Whaling resurfaces in northern Atlantic waters off Iceland
Could whale steaks from Iceland be coming to a grocery
store near you soon? Could be.
Iceland has resumed commercial
whaling for fin and minke whales. A total of 39 of
the marine mammals will be killed through August of
next year, according to the journal Nature. The commercial
harvest is in violation of the International Whaling
Commission, which has had a moratorium on such killings
The frosty country has had a longstanding
cool relationship with the whaling commission, and,
in fact, dropped out of the international body for
10 years due to a dispute over how many whales could
be taken for "scientific" purposes and then failure to provide data
on sustainability of the two targeted species. Iceland rejoined the group in
Why kill the big marine mammals?
"The whaling issue has always been
under discussion here in Iceland," said one Iceland whale expert. "The
people are very much dependent upon the fisheries."
ironic is that fin whales are classed as "endangered" by international
standards; minke whales are in the category of "near threatened."
officials apparently believe that the international
standards don't quite
apply to waters near their country, which has indeed seen a resurgence of the
populations in recent years.
To their credit, taking 39 whales out of a population
of more than 25,000 isn't
a huge "taking," especially
considering that whalers were killing upwards of 10,000 a year during the "high
season" from 1940-60.
Marine researchers figure that total populations
of the two species of whales could withstand an annual
hunt of 150 fin whales and 400 minke whales, without
harm to the overall population.
specifically Greenpeace of London, England, have argued
that the whales are more valuable to the lucrative
whale-watching eco-tourism industry than on someone's
Other "takings" include
upwards of 600 minke whales per year by Norway, limited killings by Inuit in
Greenland and Canada, and some questionable scientific killings by Japan.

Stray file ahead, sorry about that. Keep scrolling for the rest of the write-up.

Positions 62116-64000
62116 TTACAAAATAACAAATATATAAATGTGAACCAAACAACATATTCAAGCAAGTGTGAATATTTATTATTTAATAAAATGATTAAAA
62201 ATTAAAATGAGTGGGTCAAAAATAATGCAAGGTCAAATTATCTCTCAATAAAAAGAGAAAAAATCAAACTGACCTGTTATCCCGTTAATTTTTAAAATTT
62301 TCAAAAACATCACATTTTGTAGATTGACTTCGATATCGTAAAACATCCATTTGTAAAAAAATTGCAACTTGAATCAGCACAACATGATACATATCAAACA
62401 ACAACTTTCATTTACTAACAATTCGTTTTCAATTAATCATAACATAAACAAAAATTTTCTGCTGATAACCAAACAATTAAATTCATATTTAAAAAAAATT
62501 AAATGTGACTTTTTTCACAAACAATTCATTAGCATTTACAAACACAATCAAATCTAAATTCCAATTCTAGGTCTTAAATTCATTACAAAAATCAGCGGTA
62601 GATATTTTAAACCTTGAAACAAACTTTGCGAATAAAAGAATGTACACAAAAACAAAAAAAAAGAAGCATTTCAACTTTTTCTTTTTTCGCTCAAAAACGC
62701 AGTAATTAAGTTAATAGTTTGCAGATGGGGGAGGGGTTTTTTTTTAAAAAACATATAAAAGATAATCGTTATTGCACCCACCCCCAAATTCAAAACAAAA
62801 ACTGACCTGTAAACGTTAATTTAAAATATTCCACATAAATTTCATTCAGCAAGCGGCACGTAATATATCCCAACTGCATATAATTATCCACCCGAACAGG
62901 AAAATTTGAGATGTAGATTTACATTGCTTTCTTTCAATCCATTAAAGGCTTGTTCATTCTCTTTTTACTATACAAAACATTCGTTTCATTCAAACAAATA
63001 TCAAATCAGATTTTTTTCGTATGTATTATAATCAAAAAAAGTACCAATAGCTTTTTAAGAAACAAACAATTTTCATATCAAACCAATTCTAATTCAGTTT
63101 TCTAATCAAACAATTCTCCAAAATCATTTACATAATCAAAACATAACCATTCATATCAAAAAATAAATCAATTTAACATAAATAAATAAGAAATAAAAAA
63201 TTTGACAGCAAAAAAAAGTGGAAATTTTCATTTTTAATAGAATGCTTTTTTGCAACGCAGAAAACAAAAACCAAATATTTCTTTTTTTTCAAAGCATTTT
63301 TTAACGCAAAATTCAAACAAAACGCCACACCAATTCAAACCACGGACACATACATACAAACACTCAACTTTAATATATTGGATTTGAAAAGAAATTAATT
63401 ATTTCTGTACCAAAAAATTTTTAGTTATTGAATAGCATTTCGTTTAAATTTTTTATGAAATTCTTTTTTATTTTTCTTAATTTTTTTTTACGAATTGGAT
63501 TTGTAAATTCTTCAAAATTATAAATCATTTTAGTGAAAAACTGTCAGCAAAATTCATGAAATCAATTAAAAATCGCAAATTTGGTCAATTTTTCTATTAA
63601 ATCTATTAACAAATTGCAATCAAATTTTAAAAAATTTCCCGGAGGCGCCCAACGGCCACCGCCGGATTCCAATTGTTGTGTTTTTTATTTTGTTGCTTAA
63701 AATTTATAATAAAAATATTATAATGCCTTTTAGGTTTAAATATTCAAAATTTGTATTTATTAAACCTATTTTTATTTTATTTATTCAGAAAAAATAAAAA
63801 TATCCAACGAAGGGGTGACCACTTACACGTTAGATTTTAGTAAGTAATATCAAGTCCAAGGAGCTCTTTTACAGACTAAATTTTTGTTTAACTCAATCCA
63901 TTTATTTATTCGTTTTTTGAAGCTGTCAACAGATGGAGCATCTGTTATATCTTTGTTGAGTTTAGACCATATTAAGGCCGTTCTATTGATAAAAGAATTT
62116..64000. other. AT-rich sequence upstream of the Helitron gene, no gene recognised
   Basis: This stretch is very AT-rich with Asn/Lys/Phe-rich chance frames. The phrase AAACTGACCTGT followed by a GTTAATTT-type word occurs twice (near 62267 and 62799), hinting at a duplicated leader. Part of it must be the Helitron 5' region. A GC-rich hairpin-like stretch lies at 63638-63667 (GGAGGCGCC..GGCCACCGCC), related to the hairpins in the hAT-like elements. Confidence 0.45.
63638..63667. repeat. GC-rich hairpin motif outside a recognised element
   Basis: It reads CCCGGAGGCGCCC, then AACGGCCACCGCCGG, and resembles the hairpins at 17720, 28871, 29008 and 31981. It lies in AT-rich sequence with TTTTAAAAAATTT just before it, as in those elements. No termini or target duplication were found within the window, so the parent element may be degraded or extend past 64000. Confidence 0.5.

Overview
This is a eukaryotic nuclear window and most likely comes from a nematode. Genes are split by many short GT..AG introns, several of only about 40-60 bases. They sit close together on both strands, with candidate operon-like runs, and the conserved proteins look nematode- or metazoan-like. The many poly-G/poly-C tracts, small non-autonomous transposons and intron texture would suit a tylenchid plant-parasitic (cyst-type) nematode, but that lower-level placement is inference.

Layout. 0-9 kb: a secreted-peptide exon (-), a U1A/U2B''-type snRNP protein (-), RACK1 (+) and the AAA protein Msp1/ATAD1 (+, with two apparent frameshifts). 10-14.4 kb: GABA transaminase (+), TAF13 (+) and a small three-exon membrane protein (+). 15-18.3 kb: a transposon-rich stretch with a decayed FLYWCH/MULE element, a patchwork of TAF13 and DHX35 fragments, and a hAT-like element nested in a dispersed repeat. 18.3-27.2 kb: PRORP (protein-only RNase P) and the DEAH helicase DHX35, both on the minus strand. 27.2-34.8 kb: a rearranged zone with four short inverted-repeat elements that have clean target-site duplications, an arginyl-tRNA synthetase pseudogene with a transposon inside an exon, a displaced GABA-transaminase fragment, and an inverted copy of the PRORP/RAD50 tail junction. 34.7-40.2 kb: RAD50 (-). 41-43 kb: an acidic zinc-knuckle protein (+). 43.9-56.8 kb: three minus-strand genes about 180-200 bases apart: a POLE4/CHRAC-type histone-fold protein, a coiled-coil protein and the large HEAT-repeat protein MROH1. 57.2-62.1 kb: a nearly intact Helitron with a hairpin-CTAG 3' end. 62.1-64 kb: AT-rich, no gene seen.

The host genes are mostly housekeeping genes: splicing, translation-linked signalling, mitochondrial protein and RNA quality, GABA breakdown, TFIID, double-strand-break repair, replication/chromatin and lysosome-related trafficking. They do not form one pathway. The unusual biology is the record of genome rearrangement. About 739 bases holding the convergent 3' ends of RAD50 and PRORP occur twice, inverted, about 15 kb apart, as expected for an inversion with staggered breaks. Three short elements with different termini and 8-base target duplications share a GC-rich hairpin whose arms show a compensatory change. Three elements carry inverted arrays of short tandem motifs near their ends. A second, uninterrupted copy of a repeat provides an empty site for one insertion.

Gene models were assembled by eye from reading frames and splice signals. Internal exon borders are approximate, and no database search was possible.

the numbers, do we really need another form of white
meat on our tables?
Another wayward manatee has moved
far to the north from its usual Florida haunts, this
time to the chilly waters of the Mississippi River
As of this writing, biologists had bailed
on attempting to capture the 1,000-pound marine mammal.
like cold water, and with water temps hovering around 60 degrees there, the
sea cow may die if it's not captured. If it is netted, it will be transported
to SeaWorld for a checkup before being released in warmer Florida waters.
manatee took another unprecedented trip up the eastern
seaboard of the United States last summer, making it
as far north as
Cape Cod. That wayward critter has dropped out of
site, apparently, and hopefully is hot-finning its
way back south before the water gets too cold.
Now THAT'S a big barnacle
Researchers have discovered
a rare-to-Florida barnacle that is about as big as
your fist near St. Augustine.
The big barnacle, Megabalanus
usually found from Mexico to Ecuador in the Pacific
Ocean, but in the last few years has been reported
in Brazil, Texas and Louisiana waters, according to
scientists with the University of Florida in Gainesville.
It probably tagged along on a ship and ended up in
the Atlantic. It was first spotted in Savannah, Ga.,
Anyone who's scraped a boat bottom
free of the nasty critters knows that barnacles are a pain. Barnacles as big
as tangerines are a royal pain.
As one Florida Sea Grant extension agent
put it — rather mildly, too — "I think it's fair to
say it will have an impact. Especially for boating, they're a fouling
hazard. They tend to have sharp openings and they're a pain to get rid
According to UF researchers, "Barnacles,